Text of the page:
Located in the center of Pula just a short walk away from a first-century Roman amphitheater, its official Latin name, Museum Olei Histriae, translates as the Museum of Istrian olive oil.
The museum is a labor of love and the brainchild of Pula-native Lorena Boljunčić, an art historian, marketing specialist, and entrepreneur who’s active in the local tourism industry. She fell under the spell of olive oil seven years ago when she took her family’s olive crop to the local mill and tasted the freshly-pressed oil fresh straight from the press.
This experience was the catalyst for the museum, an endeavor that has been solely financed through the private means of her company, Idea Istria. It’s surprising that such an initiative that’s so relevant to the region’s local history and gastronomy hasn’t received material support from local or regional authorities.
“This is the only museum of its kind in Croatia,” Boljunčić told Olive Oil Times. “I was inspired by a visit to a whiskey museum in Edinburgh’s old city that told the story of whiskey by covering its history and production process followed by a tasting session. I thought this would be a good model to follow for the museum.”
Covering an area of 500 square meters (5382 square feet), the pleasant light-filled space housing the museum includes a shop, exhibition space, kids’ corner and tasting room.
The permanent exhibition covers the historical background to the 2000-year-old history of olive oil making in Istria, as well as insights into the local manufacturing of amphorae, the evolution of the olive oil production process from ancient to modern times, and even details about the taxes and duties imposed on local producers during the time of the Venetian Republic.
Visitors also learn about the scientific composition of olive oil as well as its health benefits, including the chemical and sensory properties that are evaluated to determine the quality of an olive oil. “When designing the exhibition I researched the history of olive making in Istria and got important inputs from experts from the Institute for Agriculture and Tourism in Poreč where they have a lab for analysis. I talked to their experts and they gave me details about the composition of olive oil and parameters like free fatty acids. I also contacted local museums to see if they had any objects related to olive oil,” added Boljunčić.
The information panels and graphics making up the exhibition are presented in Croatian, Italian, English, and German, and the exhibit is complemented by an audio guide available in 12 languages (Croatian, English, Spanish, Italian, Slovenian, French, German, Russian, Czech, Polish, Hungarian, and Dutch).
Also making up the exhibition are several visual aspects: objects like clay amphora and various paraphernalia used in olive oil making, a short film on Istria as an olive producing region, and a graphical installation set up in a small dark room designed to resemble an existing but now defunct local 19th-century oil mill. Inside, a short film shot in the mill in the 1980s is projected, showing the ancient oil pressing technique in which olives are ground with a millstone and then pressed using a wooden contraption.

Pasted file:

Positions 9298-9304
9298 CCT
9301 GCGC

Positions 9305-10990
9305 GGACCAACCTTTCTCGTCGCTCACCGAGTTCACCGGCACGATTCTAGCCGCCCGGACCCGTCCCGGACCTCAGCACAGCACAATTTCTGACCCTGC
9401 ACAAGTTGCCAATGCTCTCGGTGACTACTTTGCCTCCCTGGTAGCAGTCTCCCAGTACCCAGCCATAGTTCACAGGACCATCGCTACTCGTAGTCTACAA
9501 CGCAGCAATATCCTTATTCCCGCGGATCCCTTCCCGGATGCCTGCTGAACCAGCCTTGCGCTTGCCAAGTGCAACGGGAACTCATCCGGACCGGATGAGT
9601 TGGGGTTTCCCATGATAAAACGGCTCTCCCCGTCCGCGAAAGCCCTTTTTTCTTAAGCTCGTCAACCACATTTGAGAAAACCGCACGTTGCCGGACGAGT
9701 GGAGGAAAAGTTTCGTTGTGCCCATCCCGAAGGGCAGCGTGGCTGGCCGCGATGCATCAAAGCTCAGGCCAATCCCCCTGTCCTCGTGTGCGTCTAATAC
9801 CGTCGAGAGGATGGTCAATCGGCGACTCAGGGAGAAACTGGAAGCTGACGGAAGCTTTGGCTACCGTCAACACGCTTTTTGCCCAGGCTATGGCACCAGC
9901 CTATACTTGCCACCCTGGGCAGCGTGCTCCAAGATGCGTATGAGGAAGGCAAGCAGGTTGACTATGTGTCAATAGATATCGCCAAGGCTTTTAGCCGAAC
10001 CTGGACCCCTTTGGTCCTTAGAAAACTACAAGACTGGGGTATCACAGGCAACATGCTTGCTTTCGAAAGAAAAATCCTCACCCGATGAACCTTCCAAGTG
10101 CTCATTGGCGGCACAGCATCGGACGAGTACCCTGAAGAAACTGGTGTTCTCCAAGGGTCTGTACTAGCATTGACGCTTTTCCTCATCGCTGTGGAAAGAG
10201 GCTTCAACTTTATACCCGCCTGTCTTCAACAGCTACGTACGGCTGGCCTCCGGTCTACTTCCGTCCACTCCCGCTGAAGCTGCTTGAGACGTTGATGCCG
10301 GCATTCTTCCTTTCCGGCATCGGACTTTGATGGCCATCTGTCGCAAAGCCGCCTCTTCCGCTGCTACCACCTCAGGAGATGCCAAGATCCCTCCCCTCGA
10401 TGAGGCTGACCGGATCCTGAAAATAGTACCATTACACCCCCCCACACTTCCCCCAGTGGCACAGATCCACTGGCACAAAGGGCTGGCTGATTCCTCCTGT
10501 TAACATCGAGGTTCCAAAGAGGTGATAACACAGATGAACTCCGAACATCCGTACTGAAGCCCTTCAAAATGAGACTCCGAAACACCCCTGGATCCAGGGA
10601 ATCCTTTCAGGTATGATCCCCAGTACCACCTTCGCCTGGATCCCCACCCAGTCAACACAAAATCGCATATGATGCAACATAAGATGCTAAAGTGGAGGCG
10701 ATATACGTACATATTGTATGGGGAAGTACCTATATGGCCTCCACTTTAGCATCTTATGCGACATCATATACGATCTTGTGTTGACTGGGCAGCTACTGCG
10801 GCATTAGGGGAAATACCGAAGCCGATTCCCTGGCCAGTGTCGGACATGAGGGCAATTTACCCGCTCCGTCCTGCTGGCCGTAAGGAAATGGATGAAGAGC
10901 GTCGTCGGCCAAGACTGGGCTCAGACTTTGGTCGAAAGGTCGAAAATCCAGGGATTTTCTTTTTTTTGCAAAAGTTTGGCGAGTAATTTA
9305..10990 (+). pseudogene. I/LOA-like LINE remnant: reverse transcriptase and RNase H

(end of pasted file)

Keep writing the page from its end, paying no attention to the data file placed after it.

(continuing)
Included in the price of the entry ticket is a basic olive oil tasting session during which several quality local oils are sampled as well as a supermarket oil for comparison. In charge of the tasting sessions is Lena Puhar O’Grady, an olive oil expert trained in sensory analysis. Complemented by an attractively designed PowerPoint presentation, she introduces visitors to the qualities to look for in a quality olive oil, while sharing interesting facts. “Istrian olive oil is very low in free fatty acids,” she revealed. “It’s less than 0.1 percent, lower than the standard set by the International Olive Council which is a minimum of 0.8.”
Following the basic tasting session, visitors who want to expand their knowledge and experience of Istrian olive oil can opt to taste five more local oils for a small extra cost. All of the tasting oils are available at the museum’s shop where there are a total of 25 high-quality olive oils by local producers on display, all international award winners.
For the museum’s founder, the educational aspect is particularly important and is designed to be accessible to all ages: the museum has already welcomed school groups from a local kindergarten and middle school. Boljunčić hopes that her initiative will serve not only as an important educational tool but will also encourage visitors to explore the world of olive oil further. “I would like the museum to be a kind of a point of first information that gives visitors an overview of the history of olive production in Istria and its development to the present day,” she explained. “They can also have the experience of tasting different olive oils by quality local producers. Then those who want to explore further can visit these producers, meet them and have a tour of their groves.”
As Croatia’s only olive oil museum, Museum Olei Histriae also promises to be an important tourist attraction showcasing Istria’s importance as an olive growing region. Since it opened its doors on May 9, 2017, the museum has already had many international visitors from Australia, New Zealand, Canada, the US, and several European countries.